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The Maddest Sailor

A member registered Jun 16, 2020

Recent community posts

I need to get a twitter handle. I have to commission a social media avatar before launching. 

As soon as I have that, I'll ping you back with a handle you can share me at.

I was recently able to cover your game for my actual play blog. It was fun, but the dice robbed me of a complete story. Still, my journey into, and out of, the forest was a memorable one. 

The branching paths determined by die rolls instead of CYOA or coin flip was nice, both for the intro into each challenge and the solution to each one. There's plenty of replay value... if your dice land properly on the curve to give you a good chance at each fork. I knew from my initial rolls that I was destined for a "bad" ending before I began. (Again, not your fault. I'm just going to curse my dice. Forever.)

Thanks for the opportunity to go out and touch grass without, you know, having to touch actual grass. I appreciated it. Truly.

If you want to have a read, here's a link to both parts.

I'm a huge fan of Blades, so any kind of FITD game gets at least a read from me.

The setting and set-up alone was enough to get me to play it and post it up for my blog through one cycle of play to show it off to my (admittedly small) audience. This was a lot harder without a whole crew to accomplish, and I admit to missing them greatly. But it's a solo game, and I confess that it solos very well. 

One of my favorite parts was that the dungeon crawl didn't require me to lay out a whole dungeon deck on the table. Some solo games do that, and it works, but having just a "next card is all that's on the table" mechanic feels really true to the spirit of Blades' elegance and simplicity. 

Thanks for a really fun attempt at supporting the Revolution.

If you'd like to read it, here's a link:

I finished off a three-part playthrough of your game for my blog, after picking it up in the "Solo But Not Alone 2" bundle. By word count, it's the longest playthrough I've done outside of the narrative-centric Ironsworn.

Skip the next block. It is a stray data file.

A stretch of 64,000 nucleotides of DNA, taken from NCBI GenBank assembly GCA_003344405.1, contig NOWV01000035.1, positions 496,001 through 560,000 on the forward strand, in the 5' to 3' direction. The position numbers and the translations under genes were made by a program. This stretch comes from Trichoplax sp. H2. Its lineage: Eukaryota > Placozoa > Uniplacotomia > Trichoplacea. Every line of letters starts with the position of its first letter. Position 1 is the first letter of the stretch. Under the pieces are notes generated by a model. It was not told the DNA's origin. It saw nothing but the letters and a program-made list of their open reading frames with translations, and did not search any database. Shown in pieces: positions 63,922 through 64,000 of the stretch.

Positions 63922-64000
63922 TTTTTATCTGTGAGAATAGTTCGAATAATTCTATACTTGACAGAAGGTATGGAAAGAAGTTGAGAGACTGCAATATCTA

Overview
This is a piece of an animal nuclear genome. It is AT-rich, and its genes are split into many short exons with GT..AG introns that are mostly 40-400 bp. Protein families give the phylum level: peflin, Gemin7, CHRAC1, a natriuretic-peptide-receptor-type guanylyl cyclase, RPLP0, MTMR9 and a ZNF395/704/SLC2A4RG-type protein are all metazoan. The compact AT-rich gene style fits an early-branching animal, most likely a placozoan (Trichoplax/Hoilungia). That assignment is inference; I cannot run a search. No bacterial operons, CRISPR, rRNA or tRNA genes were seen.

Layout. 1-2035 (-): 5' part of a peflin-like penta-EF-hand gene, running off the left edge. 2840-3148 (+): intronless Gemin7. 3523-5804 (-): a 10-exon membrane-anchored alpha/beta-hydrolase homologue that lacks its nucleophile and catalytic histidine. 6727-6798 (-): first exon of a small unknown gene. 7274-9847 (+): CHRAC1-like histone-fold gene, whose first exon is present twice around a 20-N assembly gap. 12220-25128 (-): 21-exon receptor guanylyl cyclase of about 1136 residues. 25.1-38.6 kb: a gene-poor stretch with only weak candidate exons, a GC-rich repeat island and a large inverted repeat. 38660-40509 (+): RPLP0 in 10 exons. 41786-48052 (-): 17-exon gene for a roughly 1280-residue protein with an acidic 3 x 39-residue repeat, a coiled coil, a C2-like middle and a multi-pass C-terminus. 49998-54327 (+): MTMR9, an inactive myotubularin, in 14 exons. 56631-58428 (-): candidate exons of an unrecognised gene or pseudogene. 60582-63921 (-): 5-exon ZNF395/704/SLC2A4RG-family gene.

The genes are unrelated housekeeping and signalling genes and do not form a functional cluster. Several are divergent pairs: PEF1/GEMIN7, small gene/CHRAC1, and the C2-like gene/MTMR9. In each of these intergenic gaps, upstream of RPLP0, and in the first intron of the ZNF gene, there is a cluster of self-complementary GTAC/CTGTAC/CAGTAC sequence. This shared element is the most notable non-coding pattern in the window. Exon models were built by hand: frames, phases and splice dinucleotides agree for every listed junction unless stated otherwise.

While I enjoyed it, and especially enjoyed the random settings to draw from as a launching point, I have to admit I really struggled with some of the prompts. I'm still really new to solo gaming, so maybe it's a "me" thing, but I had trouble with the prompts generating any kind of forward narrative motion. That required some extensive oracle use and creativity on my part. I really did love the Lead mechanic and how it offers a chance to manipulate the immediate narrative you're building.

If you could give me any tips on how, in solo, I can take the prompts your game offers and really work the three-act structure you were pitching, I'd appreciate it. Again, I'm new to solo gaming, and I'm still learning these tips and tricks to make my experiences better. 

Make no mistake, though. This was a good game. I had fun with it. Enough to generate almost 15,000 words. You put a lot of time and effort into this, and it shows, and I know the "Follow the Leads" model can only get better from here.

If you want to read it, here's what your game helped me create:

100%. It's out there for the world to see, so feel free to link it up.

This was a really neat experience. Thank you. I haven't found many western games (weird or wild) out there so far on itch. It was a nice surprise to stumble upon. The gameplay was simple and clean, and I like that the push mechanic can push you into failure if you're too desperate in picking up that second die. 

There are thoughts I have about your layout and design choices for both the print-friendly and the full-color pdf you put together, but since that wasn't the focus of my experience, and not my first area of expertise, I'll withhold them from here. If you're ever interested, I could shoot you an email instead to cover those thoughts.